8th October – Infirmary on Forth Banks opened. It was a well built edifice of stone ashlar lined with brick, with two wings forming a "L" shape. The southern block consisted of a basement and three storeys. The ground level had the chapel, board room, physicians room, surgery and matron's parlour. The next floor housed three men's wards, and at the top two further wards and the operating theatre. The East wing had two ground floor wards and three women's wards above. It cost 3,697! There is provision for 90 in-patients, all crowded in together independent of medical condition. Mrs Dorothy Jackson is appointed matron, and Mr Henry Gibson as resident house apothecary. There is also a porter, at a wage of 8 guineas, and a brewer for 7. Nurses were appointed at the matrons discretion for 4 a year.

Richard Lambert and Samuel Hallowell continue as appointed surgeons. Lamberts 14 year old apprentice, William Hewson of Hexham, went on to be John Hunter’s favourite pupil, and a famous anatomist in London.

First physician is Adam Askew, a notably well to do gentleman. He had a reputation for money making that was at least equal to that of his professional skill. Lord Eldon told a story of him, in which he cheats a lawyer in a land deal, buying an estate from a dying patient. When the patient's lawyer complains, having hoped to acquire the estate for even less, Askew says "Scold on, do you imagine that anybody will think I have done wrong if I have cheated thee, a lawyer, who has cheated all the rest of mankind?"

1754

Infirmary doing well financially, and is able to lend the town 2000 at 3 1/2%! Patients complain about the poor meat and beer quantity and quality, and for this they are severely reprimanded and ordered to have toast and water for a week. However, after this it was ordered that the meat and beer ration was to be increased.

Disorderly, dirty, and drunken habits amongst the patients, and occasionally on the part of the servants, caused the names of the delinquents to be posted up and read out in the wards.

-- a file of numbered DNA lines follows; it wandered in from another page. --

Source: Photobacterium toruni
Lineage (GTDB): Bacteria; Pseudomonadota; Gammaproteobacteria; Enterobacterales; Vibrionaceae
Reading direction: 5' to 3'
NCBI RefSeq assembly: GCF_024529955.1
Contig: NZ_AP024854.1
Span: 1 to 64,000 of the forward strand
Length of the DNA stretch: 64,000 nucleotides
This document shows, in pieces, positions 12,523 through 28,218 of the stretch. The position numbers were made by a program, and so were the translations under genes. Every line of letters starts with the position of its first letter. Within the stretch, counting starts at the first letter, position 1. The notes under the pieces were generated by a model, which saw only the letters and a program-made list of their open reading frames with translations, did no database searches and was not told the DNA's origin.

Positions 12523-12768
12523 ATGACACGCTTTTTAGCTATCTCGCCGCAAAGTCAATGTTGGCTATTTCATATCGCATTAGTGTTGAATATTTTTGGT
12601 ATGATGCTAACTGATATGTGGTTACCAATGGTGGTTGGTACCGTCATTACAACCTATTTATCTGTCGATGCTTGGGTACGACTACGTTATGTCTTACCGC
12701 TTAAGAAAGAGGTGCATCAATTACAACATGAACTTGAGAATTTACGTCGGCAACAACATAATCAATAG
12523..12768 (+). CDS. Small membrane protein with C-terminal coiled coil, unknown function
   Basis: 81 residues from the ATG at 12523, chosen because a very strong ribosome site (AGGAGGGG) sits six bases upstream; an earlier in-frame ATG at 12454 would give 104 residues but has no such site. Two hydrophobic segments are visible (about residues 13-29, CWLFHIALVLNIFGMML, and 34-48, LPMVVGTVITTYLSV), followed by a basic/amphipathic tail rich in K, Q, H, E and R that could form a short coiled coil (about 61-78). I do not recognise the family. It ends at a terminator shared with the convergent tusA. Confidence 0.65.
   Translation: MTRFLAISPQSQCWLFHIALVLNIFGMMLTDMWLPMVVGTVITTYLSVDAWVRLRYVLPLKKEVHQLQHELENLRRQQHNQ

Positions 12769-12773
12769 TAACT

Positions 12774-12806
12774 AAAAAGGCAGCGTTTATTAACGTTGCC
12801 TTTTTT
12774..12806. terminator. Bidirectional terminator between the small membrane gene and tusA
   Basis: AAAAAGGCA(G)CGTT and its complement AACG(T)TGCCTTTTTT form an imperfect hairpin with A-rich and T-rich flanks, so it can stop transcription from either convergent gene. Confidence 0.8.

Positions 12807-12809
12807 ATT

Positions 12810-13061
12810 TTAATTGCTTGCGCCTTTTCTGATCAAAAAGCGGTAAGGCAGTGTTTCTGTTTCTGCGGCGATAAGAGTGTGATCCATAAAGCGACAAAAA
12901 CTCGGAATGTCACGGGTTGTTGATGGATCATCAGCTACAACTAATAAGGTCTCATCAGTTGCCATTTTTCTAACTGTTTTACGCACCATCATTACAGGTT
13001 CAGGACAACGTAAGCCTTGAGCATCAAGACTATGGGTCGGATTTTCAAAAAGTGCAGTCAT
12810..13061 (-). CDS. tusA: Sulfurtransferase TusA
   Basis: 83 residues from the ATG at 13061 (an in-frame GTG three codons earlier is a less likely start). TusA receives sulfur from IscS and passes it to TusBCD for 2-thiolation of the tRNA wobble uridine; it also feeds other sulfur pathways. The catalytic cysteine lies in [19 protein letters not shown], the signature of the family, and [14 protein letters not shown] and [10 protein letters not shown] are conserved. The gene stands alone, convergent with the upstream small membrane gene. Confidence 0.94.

1758

As well as an endowment of 50 a year, Sir Walter Blackett gives 1000 to the Infirmary Charity.

1763

Samuel Hallowell Jnr appointed to replace his deceased father as surgeon, but dies himself two months later.

1771

John Rotheram and John Hall appointed as physicians.

1778

William Ingham ( 1754 – 1817 ) appointed surgeon to the Infirmary. Previous apprentice of Lambert’s, and later his partner in the Bigg Market.

1787

John Ralph Fenwick appointed as physician, served for 4 years

1788

John Clark appointed physician. He had already founded the Newcastle Dispensary in 1777, much to the displeasure of the Infirmary doctors. He was well travelled, and an expert on fevers. Much of the coming re-organisation and expansion of the Infirmary was due to him. He noted that the Infirmary Statutes and Rules were out of date. By the end of the eighteenth century, the wards were too large, badly ventilated and insanitary and the patients too closely crowded in them. At that time it was thought that infection was rife in direct proportion to the number of patients crowded together in a ward. All the bedsteads were of wood, with flock mattresses, which must have proved comfortable homes for vermin. There was only one room which could be used for isolating a patient who was dangerously ill or suffering from some disease dangerous to others.

 

1794

John Ramsey appointed physician, who was Newcastle's leading physician at the time. A supporter of Clark's thinking on fevers.